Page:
In my everyday practice as an Ob-Gyn, I see a lot of patients who came in with complaints of a vaginal discharge described as whitish to greyish with a “fishy” odor which is common in women with Bacterial Vaginosis (BV). This common infection happens when some bacteria found in the normal flora in the vagina “overgrow” causing bacterial imbalance (defined by Cleveland Clinic.Org). Bacterial vaginosis is associated with poor obstetrics and gynecologic outcomes such as preterm delivery, and infections after surgeries such as hysterectomies and may make women more susceptible to sexually transmitted infections, especially HIV. Although it is not sexually transmitted, bacterial vaginosis is linked with sexual activity.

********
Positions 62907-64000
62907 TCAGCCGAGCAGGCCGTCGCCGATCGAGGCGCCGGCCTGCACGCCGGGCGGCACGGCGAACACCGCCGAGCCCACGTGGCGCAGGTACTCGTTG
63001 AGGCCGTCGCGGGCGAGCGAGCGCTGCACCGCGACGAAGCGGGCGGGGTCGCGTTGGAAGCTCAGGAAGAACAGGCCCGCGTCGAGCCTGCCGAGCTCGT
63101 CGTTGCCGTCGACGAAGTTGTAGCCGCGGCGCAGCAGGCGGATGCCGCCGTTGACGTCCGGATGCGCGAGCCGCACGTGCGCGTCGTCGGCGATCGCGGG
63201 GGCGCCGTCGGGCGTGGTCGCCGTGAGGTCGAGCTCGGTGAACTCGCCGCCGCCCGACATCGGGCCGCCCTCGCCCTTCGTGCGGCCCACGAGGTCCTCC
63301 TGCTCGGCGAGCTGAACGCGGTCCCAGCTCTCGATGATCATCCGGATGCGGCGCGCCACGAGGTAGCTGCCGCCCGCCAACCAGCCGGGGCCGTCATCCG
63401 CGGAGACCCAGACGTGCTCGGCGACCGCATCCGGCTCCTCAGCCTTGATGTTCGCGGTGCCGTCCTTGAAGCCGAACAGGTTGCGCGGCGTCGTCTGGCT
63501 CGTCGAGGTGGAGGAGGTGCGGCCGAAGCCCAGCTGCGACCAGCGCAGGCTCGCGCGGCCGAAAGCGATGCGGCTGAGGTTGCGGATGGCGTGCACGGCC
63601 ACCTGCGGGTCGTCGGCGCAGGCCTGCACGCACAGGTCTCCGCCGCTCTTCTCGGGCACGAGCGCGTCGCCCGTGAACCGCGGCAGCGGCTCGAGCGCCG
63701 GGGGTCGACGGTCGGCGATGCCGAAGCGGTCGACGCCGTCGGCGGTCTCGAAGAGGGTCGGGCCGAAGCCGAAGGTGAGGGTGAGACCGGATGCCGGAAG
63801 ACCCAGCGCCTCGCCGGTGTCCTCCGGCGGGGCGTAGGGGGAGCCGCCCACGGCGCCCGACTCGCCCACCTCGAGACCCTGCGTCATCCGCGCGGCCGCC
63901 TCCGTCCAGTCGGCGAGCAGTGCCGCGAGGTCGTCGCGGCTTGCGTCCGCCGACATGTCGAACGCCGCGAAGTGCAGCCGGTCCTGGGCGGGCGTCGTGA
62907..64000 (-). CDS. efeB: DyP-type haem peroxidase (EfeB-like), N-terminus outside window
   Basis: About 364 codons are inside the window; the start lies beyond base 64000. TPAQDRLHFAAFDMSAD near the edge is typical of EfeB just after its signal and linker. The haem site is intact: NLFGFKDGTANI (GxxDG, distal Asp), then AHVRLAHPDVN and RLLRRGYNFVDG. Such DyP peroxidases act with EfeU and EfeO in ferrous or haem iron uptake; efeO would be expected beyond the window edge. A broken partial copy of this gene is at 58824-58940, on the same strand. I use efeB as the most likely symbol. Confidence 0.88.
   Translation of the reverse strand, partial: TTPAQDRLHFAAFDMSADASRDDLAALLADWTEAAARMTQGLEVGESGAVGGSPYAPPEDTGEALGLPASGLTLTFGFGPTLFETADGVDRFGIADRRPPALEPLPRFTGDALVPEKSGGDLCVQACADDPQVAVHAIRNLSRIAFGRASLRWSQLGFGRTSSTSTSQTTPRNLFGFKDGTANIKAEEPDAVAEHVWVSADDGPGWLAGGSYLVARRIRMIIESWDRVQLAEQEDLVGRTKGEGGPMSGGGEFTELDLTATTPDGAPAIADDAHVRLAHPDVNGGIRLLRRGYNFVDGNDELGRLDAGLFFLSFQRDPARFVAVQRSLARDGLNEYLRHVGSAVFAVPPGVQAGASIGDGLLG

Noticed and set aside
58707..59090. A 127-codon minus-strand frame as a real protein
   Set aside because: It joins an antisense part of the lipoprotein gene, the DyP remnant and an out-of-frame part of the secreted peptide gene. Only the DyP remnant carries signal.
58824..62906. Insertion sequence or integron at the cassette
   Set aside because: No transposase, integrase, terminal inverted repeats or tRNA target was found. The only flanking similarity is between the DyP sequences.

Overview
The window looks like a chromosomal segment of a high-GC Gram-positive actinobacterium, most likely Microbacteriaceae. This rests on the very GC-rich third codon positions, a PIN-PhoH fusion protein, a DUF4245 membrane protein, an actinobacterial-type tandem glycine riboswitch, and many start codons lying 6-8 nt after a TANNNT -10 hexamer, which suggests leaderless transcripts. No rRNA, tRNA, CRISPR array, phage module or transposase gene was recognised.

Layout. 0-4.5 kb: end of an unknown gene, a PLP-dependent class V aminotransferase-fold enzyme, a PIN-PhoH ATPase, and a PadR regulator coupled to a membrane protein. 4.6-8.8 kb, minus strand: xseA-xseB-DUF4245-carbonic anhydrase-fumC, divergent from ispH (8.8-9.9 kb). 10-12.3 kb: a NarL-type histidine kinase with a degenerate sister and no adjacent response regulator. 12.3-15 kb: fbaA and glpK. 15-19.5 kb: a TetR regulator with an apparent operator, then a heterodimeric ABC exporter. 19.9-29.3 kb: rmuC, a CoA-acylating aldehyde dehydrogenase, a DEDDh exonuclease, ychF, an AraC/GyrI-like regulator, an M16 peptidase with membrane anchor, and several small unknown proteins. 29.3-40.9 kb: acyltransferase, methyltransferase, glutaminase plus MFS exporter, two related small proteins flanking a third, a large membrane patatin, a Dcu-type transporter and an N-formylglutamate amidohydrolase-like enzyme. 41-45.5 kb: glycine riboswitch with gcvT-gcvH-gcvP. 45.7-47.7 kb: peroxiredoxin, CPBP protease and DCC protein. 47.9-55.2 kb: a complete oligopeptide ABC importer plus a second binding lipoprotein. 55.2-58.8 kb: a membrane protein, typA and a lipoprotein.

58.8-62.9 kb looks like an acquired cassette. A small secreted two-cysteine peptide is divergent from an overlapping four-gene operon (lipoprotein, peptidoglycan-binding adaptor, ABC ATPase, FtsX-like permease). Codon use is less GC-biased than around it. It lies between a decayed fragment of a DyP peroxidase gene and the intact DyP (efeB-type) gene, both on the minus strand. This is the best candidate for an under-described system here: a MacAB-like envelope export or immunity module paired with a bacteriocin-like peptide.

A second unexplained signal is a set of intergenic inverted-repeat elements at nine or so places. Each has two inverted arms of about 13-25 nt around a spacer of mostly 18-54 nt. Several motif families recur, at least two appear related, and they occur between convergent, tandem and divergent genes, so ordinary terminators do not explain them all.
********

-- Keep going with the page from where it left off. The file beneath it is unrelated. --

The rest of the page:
Bacterial Vaginosis (BV) is the most prevalent cause of symptomatic vaginitis in the Philippines. Prevalence of BV is at 28.16%. The mainstay of treatment of BV is Metronidazole. Although antibiotic treatment has been shown to eliminate BV-associated organisms, there is a high recurrence rate (according to the article in the Philippine Journal of Obstetrics and Gynecology by R.R. Munoz-Cruz, MD, J.T. Co MD, FPOGS L. Reyes MD, FPOGS - FEU-NRMF Hospital). In another study done in SPMC-JHCS in November 2015, it was also stated that BV is the most common female genital infection caused by an imbalance of vaginal microflora, accounting for 28.56% prevalence rate in the Philippines among women aged 17 to 49 years old.